AAPE evolved as part of the mission of the Porirua EFKS Church to provide Samoan literacy, sustain cultural and Christian values, and encourage moral and ethical principles to peoples lives, even from their early ages. The CCCS parish at Porirua, one of the first Samoan congregations in Wellington then, took up this mission challenge, and utilized the availability of their small church hall as a center for child-care and school for young children.
The Minister's wife, mothers, and grandmothers of the community became the first teachers, concentrating on their own below 5 year-old children as the focus group. Literacy, numeracy, recitation of biblical passages, and singing Samoan songs were the main areas of their curriculum. Naturally, as part of this age group interests, playing activities were also involved in the sessions. It was then called either, O le Aoga Amata, or, O le Aoga Faataitai. All expenses incurred to operate the programme of activities were met by the generosity of the parents, the community, and the general budget of the Church.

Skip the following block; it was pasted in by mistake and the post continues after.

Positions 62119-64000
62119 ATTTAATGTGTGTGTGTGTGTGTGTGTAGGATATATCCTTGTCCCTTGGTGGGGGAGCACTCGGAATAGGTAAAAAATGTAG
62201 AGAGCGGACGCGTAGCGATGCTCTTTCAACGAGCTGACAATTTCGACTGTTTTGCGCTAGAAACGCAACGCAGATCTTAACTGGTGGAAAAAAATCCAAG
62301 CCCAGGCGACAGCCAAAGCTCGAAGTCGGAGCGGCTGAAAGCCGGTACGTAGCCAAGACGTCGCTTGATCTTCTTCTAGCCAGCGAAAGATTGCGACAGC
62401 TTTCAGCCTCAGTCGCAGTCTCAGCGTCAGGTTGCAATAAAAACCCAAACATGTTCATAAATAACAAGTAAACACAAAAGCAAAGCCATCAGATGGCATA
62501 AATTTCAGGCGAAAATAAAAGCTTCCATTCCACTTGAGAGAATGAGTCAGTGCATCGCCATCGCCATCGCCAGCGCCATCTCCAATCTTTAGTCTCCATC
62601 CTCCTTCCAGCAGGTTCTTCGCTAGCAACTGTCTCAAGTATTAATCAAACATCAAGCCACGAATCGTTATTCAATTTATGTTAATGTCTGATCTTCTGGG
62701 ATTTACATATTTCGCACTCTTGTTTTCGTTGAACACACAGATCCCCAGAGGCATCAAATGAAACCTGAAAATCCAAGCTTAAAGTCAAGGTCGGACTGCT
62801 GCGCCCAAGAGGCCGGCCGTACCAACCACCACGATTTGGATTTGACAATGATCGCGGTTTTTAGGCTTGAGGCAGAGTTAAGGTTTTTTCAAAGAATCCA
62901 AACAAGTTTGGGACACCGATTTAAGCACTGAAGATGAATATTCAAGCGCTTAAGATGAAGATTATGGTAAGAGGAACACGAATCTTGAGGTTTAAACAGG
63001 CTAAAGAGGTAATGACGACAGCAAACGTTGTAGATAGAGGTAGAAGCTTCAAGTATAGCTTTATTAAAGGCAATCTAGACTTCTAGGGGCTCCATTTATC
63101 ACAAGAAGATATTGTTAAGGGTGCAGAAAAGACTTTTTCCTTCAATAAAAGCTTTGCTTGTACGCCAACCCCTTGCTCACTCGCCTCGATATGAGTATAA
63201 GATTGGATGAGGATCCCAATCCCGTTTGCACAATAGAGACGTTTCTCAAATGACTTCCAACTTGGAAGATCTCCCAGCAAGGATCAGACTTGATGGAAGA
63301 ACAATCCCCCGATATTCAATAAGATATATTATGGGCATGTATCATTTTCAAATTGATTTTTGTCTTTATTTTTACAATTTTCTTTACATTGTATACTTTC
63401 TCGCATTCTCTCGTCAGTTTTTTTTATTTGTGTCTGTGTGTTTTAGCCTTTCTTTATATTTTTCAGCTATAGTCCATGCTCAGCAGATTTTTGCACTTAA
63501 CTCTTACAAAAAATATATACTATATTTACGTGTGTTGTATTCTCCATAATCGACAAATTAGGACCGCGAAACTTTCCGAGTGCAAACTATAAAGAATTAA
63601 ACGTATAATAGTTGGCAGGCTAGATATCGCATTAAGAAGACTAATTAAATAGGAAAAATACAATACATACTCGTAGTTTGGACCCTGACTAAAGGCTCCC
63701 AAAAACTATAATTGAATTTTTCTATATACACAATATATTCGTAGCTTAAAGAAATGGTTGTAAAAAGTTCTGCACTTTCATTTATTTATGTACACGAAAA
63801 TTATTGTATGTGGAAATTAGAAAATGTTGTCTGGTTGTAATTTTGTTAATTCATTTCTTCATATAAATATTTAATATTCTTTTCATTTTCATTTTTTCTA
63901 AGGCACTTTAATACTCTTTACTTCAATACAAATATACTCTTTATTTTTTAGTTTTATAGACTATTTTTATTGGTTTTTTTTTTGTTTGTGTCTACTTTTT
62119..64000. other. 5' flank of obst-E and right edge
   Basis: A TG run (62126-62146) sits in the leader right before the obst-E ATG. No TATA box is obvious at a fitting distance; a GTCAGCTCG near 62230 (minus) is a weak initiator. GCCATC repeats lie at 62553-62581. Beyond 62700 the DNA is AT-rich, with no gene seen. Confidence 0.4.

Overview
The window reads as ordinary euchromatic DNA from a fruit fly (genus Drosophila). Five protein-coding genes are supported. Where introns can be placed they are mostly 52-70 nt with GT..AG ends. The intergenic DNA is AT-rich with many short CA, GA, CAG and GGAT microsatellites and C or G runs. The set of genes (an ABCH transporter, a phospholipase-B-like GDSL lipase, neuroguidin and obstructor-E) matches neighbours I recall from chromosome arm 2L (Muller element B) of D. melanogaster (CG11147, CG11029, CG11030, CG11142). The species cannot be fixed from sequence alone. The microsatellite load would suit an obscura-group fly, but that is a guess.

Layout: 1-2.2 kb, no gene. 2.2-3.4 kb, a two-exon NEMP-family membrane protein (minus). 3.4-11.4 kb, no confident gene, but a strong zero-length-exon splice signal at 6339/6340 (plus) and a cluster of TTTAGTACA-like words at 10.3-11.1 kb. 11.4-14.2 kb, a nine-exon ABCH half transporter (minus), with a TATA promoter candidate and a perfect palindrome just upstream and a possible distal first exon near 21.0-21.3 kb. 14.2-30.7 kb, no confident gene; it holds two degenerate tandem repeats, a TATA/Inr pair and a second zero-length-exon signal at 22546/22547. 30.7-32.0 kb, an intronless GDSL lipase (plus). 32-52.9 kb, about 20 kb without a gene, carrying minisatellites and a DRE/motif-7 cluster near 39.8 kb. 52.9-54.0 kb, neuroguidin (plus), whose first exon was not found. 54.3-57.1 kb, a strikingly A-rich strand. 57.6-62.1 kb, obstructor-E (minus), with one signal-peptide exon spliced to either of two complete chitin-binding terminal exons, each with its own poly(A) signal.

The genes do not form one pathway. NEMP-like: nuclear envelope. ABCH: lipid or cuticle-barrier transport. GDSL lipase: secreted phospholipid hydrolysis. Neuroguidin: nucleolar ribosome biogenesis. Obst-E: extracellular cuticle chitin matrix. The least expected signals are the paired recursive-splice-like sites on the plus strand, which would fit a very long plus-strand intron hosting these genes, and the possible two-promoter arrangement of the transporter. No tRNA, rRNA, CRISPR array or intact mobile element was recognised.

The introduction of the Aoga Amata (Early Childhood Education) component into the education system of New Zealand brought in pathways of regulations to improve infrastructure, guidelines to promote curriculum, policies to upgrade governance and management, and qualification standards to enhance quality service. AAPE took this journey, and learned a lot in the struggles, the challenges, and the experiences encountered. It became a licensed center in 1996, and approved as a chartered early childhood provider in 1998. Credit should go to all the children, parents, the Church (CCCS, Porirua), Government agencies and personnel, and everyone who in one way or another took part in the history of AAPE.